Alcohol: what you really need to know
I know it’s not yet summertime, when alcohol intake increases due to the many barbecues and social events, but let’s talk about it now.
Let’s talk about our favourite social lubricant.
Effects of alcohol
Your body treats alcohol as a toxin. The toxicity of alcohol is further enhanced due to its byproduct of acetaldehyde, an even more toxic substance (carcinogen … cancer-causing agent what??).
Let’s talk weight gain for a second. Your liver is the all-star player that turns your food into energy.
When you consume an alcoholic drink, your liver burns the alcohol off first. If it is “busy” getting rid of alcohol (toxin), those fats, sugars, and carbs that you are eating while you socialise are stored as fat (making fat loss that much harder if this is your goal).
Let’s face it, we’re all not going to quit so what can we do?
I’m not here to scare anyone into removing alcohol or any other “enjoyable” food/beverage from their life.
What is important is that you know about the risks involved when you ingest certain things.
Bermuda is a social society full of “social” drinkers.
But do we really understand the health implications of being so social?
I, myself, am learning more and more about the effects of certain foods and beverages and I will continue to share my findings with you.
So what now? How do I drink in moderation?
Moderate alcohol use for healthy adults means up to one drink a day for women and up to two drinks a day for men. One drink equates to 12 ounces of beer, 5 ounces of wine or 1.5 ounces of distilled spirits (80 proof).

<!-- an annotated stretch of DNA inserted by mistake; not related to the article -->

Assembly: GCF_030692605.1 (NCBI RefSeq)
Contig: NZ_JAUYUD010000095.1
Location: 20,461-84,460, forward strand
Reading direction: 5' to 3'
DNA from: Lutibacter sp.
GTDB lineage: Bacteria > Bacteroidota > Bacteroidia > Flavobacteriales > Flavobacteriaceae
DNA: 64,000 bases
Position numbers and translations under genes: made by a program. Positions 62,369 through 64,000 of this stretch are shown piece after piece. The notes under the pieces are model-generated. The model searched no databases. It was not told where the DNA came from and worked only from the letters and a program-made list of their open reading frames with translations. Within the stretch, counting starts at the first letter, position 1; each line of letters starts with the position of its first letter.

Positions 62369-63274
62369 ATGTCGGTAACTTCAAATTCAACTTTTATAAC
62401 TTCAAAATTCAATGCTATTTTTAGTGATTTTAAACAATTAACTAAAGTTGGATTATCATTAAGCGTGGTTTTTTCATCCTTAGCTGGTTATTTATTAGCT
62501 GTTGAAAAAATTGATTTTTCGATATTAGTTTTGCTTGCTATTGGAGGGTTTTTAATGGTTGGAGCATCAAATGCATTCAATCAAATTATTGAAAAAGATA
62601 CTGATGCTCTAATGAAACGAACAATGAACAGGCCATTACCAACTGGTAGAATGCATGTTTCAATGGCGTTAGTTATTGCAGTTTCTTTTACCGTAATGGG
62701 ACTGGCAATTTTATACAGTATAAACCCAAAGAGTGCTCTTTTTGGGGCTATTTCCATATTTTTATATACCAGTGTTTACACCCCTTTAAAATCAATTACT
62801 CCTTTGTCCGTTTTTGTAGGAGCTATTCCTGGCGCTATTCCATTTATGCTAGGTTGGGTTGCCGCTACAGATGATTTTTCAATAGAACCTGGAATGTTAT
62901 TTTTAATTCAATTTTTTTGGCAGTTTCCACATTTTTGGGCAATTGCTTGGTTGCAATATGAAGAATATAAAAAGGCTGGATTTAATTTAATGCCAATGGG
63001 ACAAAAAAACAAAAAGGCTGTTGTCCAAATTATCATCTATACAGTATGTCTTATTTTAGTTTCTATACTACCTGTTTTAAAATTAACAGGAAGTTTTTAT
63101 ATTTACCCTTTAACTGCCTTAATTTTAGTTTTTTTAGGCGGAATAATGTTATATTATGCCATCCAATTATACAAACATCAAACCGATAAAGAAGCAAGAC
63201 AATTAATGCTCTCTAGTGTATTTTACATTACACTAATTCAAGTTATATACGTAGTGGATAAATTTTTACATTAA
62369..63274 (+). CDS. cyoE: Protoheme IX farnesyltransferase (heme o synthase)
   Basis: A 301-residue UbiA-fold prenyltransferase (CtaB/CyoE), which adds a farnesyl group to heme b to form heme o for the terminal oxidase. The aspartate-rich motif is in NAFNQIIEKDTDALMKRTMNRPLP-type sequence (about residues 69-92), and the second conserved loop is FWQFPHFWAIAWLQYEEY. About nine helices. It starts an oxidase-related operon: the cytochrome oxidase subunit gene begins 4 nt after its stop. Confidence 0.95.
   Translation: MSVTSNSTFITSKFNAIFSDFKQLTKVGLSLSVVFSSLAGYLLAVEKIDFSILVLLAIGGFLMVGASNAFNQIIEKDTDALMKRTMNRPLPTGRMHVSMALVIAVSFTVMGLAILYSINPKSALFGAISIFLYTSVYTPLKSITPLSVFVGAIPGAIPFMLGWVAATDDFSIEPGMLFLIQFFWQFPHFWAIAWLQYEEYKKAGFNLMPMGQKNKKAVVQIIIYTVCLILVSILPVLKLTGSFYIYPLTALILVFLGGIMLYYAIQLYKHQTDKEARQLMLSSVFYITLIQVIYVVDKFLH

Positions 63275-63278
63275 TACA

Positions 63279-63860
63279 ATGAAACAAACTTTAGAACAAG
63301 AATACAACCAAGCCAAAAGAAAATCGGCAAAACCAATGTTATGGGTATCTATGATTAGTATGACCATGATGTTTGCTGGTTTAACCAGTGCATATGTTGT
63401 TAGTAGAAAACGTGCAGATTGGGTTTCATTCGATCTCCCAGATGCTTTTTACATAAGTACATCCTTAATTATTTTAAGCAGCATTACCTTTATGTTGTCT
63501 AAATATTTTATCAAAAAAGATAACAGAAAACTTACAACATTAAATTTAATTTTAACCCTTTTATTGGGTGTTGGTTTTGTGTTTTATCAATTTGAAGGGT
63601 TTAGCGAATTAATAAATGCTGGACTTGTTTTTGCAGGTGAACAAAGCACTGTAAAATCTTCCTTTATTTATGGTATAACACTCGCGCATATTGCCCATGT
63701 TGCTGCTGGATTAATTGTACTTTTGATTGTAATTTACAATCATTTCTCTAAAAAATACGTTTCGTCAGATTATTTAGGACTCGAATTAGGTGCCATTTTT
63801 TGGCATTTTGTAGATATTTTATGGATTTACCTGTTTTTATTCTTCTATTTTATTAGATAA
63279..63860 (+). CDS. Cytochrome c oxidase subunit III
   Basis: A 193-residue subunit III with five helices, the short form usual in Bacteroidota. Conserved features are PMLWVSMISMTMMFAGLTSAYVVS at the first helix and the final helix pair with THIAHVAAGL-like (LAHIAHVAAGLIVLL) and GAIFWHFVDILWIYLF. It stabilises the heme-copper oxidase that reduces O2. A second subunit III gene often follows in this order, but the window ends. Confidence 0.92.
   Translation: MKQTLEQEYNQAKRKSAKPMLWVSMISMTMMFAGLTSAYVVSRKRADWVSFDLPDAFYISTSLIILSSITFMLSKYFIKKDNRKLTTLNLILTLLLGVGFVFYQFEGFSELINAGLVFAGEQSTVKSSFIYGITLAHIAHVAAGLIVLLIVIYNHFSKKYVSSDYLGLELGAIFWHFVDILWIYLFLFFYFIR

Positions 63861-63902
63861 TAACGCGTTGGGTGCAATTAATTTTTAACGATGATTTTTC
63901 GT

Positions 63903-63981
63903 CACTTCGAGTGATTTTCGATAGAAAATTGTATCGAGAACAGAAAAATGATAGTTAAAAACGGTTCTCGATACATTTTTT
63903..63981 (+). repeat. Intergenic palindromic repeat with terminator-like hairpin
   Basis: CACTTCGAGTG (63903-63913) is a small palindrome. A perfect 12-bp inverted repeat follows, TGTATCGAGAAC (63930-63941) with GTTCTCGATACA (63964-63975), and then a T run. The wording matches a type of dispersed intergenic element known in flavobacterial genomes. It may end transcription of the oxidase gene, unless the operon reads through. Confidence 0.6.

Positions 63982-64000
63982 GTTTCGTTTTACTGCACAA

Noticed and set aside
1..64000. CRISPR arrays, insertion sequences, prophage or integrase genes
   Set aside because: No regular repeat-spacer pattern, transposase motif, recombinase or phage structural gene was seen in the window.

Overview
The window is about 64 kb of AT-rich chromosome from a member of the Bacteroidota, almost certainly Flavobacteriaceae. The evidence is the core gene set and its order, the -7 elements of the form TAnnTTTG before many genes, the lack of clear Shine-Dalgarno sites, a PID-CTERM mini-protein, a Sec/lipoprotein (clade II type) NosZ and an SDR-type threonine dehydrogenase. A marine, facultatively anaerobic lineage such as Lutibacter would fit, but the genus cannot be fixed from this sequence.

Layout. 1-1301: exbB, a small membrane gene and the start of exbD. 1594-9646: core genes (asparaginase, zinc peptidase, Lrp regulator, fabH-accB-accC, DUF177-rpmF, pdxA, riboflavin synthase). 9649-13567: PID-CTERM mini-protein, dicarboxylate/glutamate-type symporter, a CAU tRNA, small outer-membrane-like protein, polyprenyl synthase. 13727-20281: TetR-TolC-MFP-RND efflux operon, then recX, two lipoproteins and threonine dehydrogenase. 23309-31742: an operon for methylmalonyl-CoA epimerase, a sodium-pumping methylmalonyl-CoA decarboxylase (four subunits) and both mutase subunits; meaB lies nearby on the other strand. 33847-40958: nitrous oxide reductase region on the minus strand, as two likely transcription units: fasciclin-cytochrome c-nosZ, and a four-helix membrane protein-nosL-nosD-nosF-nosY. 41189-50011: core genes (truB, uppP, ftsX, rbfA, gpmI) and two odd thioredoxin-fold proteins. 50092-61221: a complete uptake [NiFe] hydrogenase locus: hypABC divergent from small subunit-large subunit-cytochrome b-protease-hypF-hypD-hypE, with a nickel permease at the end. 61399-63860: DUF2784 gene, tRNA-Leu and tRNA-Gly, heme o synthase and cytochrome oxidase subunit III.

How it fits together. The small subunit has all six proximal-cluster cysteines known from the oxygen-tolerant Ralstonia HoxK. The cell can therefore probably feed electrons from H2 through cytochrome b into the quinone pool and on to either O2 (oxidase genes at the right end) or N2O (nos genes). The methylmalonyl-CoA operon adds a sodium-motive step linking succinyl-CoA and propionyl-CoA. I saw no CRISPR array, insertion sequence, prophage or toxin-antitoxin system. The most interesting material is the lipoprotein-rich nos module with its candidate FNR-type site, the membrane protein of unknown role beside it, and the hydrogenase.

Moderate alcohol consumption may provide some health benefits, such as, well, they do exist, but the cons overwhelm the mild benefits that are derived from the additives to alcoholic beverages.
The idea that drinking small amounts of alcohol will do you no harm is a myth according to David Nutt, a neuropsychopharmacologist whose speciality is the effects of drugs on the mind.
Binge drinking is defined as four or more drinks within two hours for women and five or more drinks within two hours for men. Excessive drinking can increase your risk of serious health problems, including:
1, Abdominal fat
2, Certain cancers including breast cancer and cancers of the mouth, throat, oesophagus and liver
4, Sudden death if you already have cardiovascular disease
5, Heart muscle damage leading to heart failure
7, High blood pressure
8, Liver disease
9, Accidental serious injury or death
10, Brain damage and other problems in an unborn child (surely you won’t drink while pregnant, right?)
11, Alcohol withdrawal syndrome
I know we all won’t quit completely, but moderation in everything we do is good and now you know what it can look like. If your goal is to lean out — summer bodies are made in the winter remember! — then I would suggest you make the necessary sacrifices in the kitchen (alcohol included). Of course, a long, prosperous life should be your goal as well, so continue to make the necessary changes to ensure you are living a well-balanced life (whatever that looks like, right?).
Remember, this is your lifestyle, be unapologetic about your decisions and your goals and always remember to enjoy the journey!
• Dre Hinds is a retired track and field athlete who is now a personal trainer, aerobic and yoga instructor and fitness “addict” with more than 20 years’ experience. She specialises in nutrition, weight and sprint training, operating out of HindsSight Fitness and Wellness at the Berkeley Cultural Centre. Contact her on: firstname.lastname@example.org or 599-0412. Find her on Facebook and Instagram under @Absbydre
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